The Windows RT Reviewby Vivek Gowri & Anand Lal Shimpi on October 25, 2012 12:00 PM EST
So, ten thousand words later, what can we take away from Windows RT? It’s definitely another superb user experience design from Microsoft. Say what you will about Windows Phone 7, but damn if that UI isn’t gorgeous. The Metro design language translates over to the tablet form factor really well, resulting in the Windows Modern UI. We’ve obviously known how Modern UI looks and feels through the various Windows 8 preview builds, but Windows RT ends up being more focused and offering a more consistent experience. It’s a side effect of being limited to apps from the Windows Store - because you spend a significant majority of your time in the new Windows UI, desktop use is minimized. In Windows RT, the Windows Desktop serves the purpose of being the more capable and powerful layer underneath the main portion of the UI, as opposed to Windows 8, which sometimes feels like the new Windows UI existing as an impractical interface layer on top of the traditional desktop.
The dichotomy just feels more comfortable in Windows RT than I feel like it has been in the previous Windows 8 systems that I’ve dealt with. It’s nice. This is the first time I feel like I’ve really connected with the new Windows UI, it makes a ton of sense to me now. I still think for mouse-based navigation, you’re better off treating it as a glorified Start menu, but it’ll be interesting to see how legacy programs affect the use of Modern UI in x86-based Windows 8 tablets as the Windows Store matures.
If you’re really concerned about the state of third-party apps, you just have to wait and see. I’ve seen a lot of snap judgements made about Windows RT in the last couple of days based on the dearth of good applications in Windows Store, and while I agree with that sentiment, I feel like it’s extremely shortsighted to write off the ecosystem already. Neither version of the OS has gone on sale yet, and we know that there are a number of applications that will go live on the official release date, as well as many more coming in the weeks ahead.
This isn’t like Windows Phone, where we need to see whether the platform will get any market traction before predicting the growth of the app marketplace. You can basically assume that the marketplace will expand significantly unless somehow everyone stops buying Windows-based systems on October 26th. The odds of that situation arising seem relatively low, so my bet is that the strength of the ecosystem will be a non-issue a month from now.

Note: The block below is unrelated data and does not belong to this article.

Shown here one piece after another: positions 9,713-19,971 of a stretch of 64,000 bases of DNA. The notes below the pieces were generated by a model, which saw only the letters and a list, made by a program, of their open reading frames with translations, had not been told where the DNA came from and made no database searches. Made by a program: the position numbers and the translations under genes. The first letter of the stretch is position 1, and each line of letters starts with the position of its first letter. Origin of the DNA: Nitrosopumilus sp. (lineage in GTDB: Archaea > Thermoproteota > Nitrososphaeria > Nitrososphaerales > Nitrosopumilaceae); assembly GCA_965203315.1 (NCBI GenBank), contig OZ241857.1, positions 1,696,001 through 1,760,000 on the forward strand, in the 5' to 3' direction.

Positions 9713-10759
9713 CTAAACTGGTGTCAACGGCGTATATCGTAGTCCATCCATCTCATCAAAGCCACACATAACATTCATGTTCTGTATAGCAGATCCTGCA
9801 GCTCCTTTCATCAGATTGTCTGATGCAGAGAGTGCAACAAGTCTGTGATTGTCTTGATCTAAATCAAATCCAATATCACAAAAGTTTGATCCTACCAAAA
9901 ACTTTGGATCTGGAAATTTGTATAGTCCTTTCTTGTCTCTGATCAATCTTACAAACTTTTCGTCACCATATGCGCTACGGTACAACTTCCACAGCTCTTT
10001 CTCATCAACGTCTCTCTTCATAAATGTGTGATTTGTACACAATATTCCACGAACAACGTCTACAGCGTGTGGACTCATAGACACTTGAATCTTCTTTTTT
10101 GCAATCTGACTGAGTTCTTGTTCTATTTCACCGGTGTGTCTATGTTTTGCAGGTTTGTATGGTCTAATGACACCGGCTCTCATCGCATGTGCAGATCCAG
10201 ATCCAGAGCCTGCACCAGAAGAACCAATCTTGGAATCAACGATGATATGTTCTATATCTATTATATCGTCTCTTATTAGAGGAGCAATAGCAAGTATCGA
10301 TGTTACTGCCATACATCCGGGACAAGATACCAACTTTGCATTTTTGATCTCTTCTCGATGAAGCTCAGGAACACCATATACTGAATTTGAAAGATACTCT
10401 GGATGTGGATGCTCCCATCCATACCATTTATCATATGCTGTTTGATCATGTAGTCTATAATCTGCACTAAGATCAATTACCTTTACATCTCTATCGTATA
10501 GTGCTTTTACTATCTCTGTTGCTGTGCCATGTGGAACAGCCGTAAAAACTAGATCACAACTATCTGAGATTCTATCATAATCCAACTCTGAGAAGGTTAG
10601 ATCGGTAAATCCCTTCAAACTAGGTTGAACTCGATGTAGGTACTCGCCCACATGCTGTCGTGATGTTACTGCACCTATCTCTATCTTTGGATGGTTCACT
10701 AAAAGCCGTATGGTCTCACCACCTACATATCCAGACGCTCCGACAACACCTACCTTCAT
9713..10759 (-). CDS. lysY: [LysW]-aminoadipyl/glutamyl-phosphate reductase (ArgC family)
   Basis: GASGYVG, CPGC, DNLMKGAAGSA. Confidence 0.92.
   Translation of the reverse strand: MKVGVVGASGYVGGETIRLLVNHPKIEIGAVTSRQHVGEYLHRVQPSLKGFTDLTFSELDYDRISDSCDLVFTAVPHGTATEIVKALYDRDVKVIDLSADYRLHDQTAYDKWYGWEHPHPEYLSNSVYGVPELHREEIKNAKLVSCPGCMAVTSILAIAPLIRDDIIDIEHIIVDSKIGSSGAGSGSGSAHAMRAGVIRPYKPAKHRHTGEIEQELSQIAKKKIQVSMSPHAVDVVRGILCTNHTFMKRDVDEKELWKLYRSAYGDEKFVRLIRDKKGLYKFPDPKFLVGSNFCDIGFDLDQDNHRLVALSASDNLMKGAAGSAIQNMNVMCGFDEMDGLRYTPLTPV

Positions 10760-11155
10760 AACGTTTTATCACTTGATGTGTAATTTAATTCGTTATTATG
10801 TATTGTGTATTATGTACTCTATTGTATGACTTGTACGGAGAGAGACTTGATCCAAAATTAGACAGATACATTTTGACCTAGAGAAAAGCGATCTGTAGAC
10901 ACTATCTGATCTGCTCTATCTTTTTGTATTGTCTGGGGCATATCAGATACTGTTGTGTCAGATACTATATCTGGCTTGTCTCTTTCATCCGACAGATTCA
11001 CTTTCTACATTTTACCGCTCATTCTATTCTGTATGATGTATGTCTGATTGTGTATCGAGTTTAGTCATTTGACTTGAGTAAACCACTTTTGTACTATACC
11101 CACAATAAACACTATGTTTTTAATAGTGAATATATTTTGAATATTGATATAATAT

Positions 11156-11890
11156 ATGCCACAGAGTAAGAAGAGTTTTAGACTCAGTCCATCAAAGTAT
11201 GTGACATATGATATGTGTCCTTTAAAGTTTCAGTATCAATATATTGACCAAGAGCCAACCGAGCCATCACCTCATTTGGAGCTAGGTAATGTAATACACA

The default inclusion of Office 2013 and the emphasis on physical keyboards makes Windows RT the first tablet platform to significantly address the question of productivity. Combined with the equally advanced task switching and multitasking built into the UI, and this becomes the first legitimately useful tablet operating system out there. The Galaxy Note 10.1 wasn’t bad, but it was a single device that built additional functionality into a custom Android skin. Every single Windows RT slate comes out of the box with Office and the ability to have multiple active application windows. It’s just a few steps ahead of competing tablet platforms at this point.
And it’s not like RT loses out on a content consumption front. It’s paired with what is a very strong entertainment store and gaming franchise in Xbox Live, and the browsing experience is definitely competitive. It’s also a competent e-reader, with Amazon’s Kindle being one of the headlining apps currently in Windows Store. It even matches the power efficiency of the other ARM-based tablets, with competitive battery life and standby time. Obviously, ARM is the driving factor in the low power consumption, but it’s good to see that Windows is on a similar level as iOS and Android.
So this is a tablet platform that can do a good job of replacing both an iPad and an ultraportable in a number of different workflows. You get the best of both worlds, in some sense - Windows RT tablets have similar form factors to the iPad and leading Android tablets, and offer near-equal battery life, performance, and user experience, but they also give you the added benefit of strong productivity applications and the power of Windows Desktop. From a conceptual standpoint, almost anything you can do with an iPad can be done equally well (or close) on a Windows RT tablet, but the desktop-caliber office suite and versatile multitasking interface of Windows RT are impossible experiences to replicate on the iPad. It's not a perfect operating system by any means, but it brings a new dimension to the tablet space. So if you’re looking for a new tablet this fall, Windows RT deserves your consideration.